Ah, but what mischief could Mr. Gaunt wreak today, with the internet as a tool, for all that he likes to give his business that personal, face-to-face touch....


*Cross-posted to LibraryThing.


From Friday, 24 January to Sunday, 26 January, I read Robert B. Parker's Appaloosa (NY: G.P. Putnam's Sons [published by the Penguin Group], 2005; ed.: 1st ed., hardcover; 276 pps.; ISBN: 978-0-399-15277-6); this is the first book in the Cole-Hitch quadrilogy. This was the first book that I started and finished in 2014, and the first book of fiction that I read in 2014.
cover to Robert B Parker's Appaloosa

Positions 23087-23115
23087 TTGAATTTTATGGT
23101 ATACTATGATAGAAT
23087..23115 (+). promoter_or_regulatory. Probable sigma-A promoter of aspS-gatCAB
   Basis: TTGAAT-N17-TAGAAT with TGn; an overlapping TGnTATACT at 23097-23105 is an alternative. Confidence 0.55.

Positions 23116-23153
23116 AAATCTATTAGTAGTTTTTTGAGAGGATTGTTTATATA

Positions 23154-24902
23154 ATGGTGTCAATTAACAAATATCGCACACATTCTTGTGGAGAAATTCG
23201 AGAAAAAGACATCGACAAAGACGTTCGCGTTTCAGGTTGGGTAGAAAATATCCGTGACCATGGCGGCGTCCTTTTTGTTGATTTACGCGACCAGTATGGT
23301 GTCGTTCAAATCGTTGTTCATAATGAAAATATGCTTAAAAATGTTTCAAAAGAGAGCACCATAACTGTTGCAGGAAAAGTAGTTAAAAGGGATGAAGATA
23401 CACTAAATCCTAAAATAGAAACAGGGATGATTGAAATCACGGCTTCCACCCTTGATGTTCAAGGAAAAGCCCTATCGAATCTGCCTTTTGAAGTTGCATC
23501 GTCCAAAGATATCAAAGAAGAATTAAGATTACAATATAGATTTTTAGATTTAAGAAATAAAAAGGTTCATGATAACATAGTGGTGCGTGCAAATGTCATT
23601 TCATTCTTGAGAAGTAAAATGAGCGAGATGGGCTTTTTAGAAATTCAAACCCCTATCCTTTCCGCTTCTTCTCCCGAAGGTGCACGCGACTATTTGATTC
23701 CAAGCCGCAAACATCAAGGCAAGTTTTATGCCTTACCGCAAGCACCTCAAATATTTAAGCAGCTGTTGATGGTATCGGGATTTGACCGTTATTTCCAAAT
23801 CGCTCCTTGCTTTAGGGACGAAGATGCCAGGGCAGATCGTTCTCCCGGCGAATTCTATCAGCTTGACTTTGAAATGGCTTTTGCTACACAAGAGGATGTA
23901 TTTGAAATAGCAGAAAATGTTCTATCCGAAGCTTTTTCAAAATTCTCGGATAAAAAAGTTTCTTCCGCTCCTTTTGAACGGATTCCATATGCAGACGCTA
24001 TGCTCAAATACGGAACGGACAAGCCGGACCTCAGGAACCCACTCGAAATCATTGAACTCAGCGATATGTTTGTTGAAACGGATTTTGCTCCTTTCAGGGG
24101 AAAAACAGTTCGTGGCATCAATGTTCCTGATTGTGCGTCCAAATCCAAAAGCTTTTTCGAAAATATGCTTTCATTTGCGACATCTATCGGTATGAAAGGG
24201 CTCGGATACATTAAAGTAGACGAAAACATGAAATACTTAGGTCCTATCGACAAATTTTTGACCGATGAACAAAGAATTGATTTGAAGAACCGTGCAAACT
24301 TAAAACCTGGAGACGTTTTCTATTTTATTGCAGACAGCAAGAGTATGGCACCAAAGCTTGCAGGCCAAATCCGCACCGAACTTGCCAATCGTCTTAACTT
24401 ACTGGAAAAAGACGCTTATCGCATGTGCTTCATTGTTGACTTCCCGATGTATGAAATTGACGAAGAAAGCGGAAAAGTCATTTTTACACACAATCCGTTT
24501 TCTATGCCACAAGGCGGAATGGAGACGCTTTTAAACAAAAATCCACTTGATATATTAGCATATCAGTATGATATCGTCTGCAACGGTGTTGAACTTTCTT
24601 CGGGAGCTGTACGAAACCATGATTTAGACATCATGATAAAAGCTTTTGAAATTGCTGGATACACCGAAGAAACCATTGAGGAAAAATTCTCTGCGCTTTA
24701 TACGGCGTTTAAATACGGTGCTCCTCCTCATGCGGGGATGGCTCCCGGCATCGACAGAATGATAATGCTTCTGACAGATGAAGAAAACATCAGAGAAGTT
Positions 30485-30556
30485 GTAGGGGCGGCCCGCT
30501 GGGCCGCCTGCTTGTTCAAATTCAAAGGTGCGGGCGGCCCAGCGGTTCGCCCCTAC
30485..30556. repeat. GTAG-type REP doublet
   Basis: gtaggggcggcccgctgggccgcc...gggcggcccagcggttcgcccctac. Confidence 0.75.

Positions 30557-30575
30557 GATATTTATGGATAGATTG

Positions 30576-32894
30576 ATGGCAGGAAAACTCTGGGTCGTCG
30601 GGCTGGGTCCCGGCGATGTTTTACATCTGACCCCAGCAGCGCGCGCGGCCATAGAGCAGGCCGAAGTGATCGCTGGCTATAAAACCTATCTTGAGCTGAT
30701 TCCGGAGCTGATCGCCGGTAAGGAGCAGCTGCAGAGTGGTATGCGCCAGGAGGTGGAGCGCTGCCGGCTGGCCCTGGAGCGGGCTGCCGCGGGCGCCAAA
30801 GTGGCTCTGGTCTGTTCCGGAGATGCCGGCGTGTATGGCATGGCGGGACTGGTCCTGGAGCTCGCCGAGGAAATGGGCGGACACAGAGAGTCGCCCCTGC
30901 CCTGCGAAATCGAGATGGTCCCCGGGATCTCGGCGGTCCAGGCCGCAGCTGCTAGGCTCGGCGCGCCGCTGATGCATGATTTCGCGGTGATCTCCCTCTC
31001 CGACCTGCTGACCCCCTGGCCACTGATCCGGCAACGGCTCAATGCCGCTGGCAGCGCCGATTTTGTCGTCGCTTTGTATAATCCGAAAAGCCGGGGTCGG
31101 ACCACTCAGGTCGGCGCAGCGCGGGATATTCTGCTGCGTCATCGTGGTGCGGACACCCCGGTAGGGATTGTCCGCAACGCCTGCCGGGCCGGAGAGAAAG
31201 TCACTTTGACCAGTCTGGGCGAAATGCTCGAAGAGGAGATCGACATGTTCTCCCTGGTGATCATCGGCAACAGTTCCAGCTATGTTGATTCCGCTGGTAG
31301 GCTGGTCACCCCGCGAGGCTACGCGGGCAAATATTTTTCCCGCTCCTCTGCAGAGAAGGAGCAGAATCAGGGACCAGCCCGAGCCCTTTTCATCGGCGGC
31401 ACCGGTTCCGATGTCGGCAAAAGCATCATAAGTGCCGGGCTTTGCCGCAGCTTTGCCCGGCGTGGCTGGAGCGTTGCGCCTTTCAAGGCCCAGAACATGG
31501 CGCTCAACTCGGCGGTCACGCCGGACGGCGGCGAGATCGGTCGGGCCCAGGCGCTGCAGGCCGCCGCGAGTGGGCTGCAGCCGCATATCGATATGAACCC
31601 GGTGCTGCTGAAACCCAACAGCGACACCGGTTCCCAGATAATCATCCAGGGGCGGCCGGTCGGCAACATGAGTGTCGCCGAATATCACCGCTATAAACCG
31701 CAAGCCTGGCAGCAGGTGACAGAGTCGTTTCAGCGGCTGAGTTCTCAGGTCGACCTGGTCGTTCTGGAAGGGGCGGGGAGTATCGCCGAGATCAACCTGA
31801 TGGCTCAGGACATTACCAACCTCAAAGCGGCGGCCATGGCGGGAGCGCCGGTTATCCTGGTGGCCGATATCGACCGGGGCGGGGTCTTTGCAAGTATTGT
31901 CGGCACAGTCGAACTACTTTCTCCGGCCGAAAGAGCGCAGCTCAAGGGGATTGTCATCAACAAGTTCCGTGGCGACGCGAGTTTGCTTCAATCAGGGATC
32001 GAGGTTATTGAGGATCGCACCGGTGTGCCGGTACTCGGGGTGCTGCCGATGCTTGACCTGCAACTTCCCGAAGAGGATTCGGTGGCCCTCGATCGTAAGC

Robert B. Parker's Appaloosa is the first book in the Cole-Hitch quadrilogy (it's followed by Resolution [2008], Brimstone [2009], and Blue-Eyed Devil [2010], which was published posthumously; a fifth book, Robert B. Parker's Bull River, published on 7 January 2014, was written by Robert Knott, who co-wrote the screenplay adaptation for the 2008 movie with actor / director Ed Harris); it's a western set in the early 1880s about a pair of itinerant lawmen-for-hire ("town tamers" is the term usually applied to them) named Virgil Cole (a borderline psychopath who adheres to written laws -- even if he writes them himself -- to rein in, more or less, his own murderous impulses as much as he does to restore some semblance of law and order to the towns whose sheriff or marshal he serves as) and Everett Hitch. In this installment, they are hired to defend a sleepy copper mining town in the New Mexico Territory named Appaloosa against the ravages of a rancher named Randall Bragg and his gunnies. Complications ensue with the arrival of a widow named Allie French, who secures employment as a piano-player in the saloon of the town's hotel, largely on the strength of her looks; she certainly doesn't obtain employment based on her piano-playing skill.